Christmas Holidays Top

Culturally confusing, Christmas is still delicious

A Christmas day feast with family friends, including an array of ethnic Russian and Armenian foods. (Lauren Volkodov/YJI)

PENNSYLVANIA – Christmas is one of my favorite holidays, but it’s also the one that confuses me the most.

The author’s sister, Andrea Volkodov, on a trip to a local farm to choose the family Christmas tree, pictured. (Lauren Volkodov/YJI)

My family’s heritage is a mix of Eastern European countries, all of which celebrate Christmas on different days, according to their respective Orthodox calendars. This begs the question of when we should celebrate Christmas.

This year, my family decided that we are going to celebrate American Christmas with aspects of Russian and Eastern European culture integrated into the holiday.  By attending church services at a local Ukrainian church with my immediate family on Christmas Eve, I am able to connect with my father’s Ukrainian heritage.

On Christmas Day, my sister and I take charge of preparing our Christmas feast, filled with Armenian delicacies, paying homage to my mother’s heritage. We’ll have an Armenian Napoleon cake (layers of pastry dough with a sweet, creamy filling), ham, and Olivia salad, which is a classic Russian/Armenian salad.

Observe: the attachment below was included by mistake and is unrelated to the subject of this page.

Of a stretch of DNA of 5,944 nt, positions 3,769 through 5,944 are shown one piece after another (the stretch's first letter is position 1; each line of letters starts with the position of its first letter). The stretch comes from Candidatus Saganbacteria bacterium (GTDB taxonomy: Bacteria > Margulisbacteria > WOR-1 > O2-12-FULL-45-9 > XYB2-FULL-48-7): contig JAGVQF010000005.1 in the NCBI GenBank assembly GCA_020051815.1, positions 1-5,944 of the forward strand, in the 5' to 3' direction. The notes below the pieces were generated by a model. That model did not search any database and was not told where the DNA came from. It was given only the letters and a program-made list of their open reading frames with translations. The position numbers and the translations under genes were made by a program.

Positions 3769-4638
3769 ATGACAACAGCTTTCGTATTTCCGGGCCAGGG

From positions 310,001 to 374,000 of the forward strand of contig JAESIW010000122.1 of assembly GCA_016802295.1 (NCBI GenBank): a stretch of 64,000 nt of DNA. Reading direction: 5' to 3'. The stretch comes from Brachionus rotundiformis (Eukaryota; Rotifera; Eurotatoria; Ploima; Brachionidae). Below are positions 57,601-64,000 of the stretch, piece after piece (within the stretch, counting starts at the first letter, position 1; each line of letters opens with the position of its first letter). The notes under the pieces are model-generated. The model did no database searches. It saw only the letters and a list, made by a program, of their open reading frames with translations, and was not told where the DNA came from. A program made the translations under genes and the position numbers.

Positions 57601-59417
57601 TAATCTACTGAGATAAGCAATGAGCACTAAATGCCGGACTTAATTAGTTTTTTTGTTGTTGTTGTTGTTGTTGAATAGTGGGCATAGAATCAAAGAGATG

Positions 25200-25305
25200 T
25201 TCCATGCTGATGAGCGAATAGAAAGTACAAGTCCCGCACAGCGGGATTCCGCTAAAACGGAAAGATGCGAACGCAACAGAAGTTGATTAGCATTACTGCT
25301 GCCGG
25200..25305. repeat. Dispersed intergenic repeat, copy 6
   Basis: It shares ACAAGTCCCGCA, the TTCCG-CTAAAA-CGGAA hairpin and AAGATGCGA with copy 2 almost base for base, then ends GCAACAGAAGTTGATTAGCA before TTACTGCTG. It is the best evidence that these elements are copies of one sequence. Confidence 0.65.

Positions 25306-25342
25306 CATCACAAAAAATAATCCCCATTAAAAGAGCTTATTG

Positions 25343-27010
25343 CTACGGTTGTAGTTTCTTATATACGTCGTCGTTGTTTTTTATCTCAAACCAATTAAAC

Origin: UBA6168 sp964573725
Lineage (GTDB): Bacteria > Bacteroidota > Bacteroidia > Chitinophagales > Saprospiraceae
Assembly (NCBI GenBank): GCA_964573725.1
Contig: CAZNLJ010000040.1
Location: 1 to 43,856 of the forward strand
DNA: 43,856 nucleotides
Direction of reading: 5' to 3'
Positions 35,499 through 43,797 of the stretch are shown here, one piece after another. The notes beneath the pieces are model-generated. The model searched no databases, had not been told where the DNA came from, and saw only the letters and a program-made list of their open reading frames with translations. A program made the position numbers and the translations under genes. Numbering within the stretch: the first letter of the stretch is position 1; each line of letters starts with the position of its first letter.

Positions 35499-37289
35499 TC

Of course, we’ll include an American tradition my family has adopted, making classic Christmas cookies. Even though only my immediate family will celebrating Christmas this December 25, I will have the opportunity to celebrate Russian Orthodox Christmas on January 7 at boarding school with my friends from Russia.

The merging of different cultures over the holidays gives my family and me the chance to create new traditions for the years to come.

All my favorite American and Eastern European traditions of religion, tradition, and food collide at Christmas, allowing me to have a taste of the best of what each nationality has to offer.

Lauren Volkodav is a Junior Reporter with Youth Journalism International.

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